Andy Sommerville, Director at Search Acumen, says:
“December’s transactions figures mark a solid end to what was an extremely fast paced and enormously busy 12 months. While transactions in December rose month-on-month, the rate of growth was slower which was expected for the final month of the year as people’s minds turned to Christmas and Covid-19 reared its head again.
“2022 may be a comparatively quieter year in terms of transactions, but there will be no room for property lawyers to grow complacent. While the past two years have shown that predictions are not always easy to make, the headwinds going into 2022 point to a potentially less frenetic property market, but still operating at higher levels compared to the pre-pandemic period.
“The dominant dynamics so far are rising interest rates, higher mortgage rates, savings normalisation, a hit to real household income caused by inflation and the likelihood that supply picks up from the lows experienced in 2021. This combination is likely to take the sting out of a turbulent housing market.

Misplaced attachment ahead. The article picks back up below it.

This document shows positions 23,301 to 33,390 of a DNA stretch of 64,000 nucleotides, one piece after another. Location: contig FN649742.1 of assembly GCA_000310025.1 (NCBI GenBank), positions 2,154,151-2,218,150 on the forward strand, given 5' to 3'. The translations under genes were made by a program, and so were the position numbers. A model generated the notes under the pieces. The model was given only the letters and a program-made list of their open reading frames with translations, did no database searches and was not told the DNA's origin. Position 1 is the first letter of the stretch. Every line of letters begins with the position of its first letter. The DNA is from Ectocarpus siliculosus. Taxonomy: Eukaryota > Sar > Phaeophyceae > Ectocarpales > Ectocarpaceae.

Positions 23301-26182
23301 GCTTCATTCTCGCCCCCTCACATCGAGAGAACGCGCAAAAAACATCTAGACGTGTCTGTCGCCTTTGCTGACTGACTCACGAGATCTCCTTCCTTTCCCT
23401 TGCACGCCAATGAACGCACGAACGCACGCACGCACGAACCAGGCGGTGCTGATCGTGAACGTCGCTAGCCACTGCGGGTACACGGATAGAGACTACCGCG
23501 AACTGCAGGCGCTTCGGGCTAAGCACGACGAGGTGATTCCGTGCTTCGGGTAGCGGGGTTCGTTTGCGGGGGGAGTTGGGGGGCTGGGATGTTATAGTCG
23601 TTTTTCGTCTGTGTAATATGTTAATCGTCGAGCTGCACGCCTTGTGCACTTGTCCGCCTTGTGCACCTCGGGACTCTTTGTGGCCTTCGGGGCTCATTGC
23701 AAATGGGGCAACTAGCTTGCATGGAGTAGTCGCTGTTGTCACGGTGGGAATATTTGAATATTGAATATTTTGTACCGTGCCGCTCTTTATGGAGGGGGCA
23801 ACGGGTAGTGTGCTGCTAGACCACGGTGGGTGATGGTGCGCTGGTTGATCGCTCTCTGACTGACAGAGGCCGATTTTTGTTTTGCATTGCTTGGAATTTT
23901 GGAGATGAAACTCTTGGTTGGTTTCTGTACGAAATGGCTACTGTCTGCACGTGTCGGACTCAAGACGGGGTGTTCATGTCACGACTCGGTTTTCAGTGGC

“Despite this, we can still expect to see people reassessing their housing needs, with hybrid working becoming the new norm, as we hopefully put the worst of the pandemic behind us. The coming year still promises to be one of elevated activity and the property market must position itself to rise to the challenge. Consumers expect property firms to be able to progress their transactions swiftly and conveniently online. Receiving piecemeal information by post, weeks after it is requested, will no longer be tolerated.
“To meet these expectations, we expect to see a further rise in the use of technology for everyday needs. Widespread adoption of AI, for example, can reduce days or even weeks of manual work to minutes, as our AI tool for digitising AP1 submissions demonstrates. It is inevitable that in the not-too-distant future, AI will become commonplace and provide a way for firms to provide dynamic real-time updates. We need to make digitisation the default as soon as possible and the next 12 months will be a time of reckoning for many firms’ digital strategies.”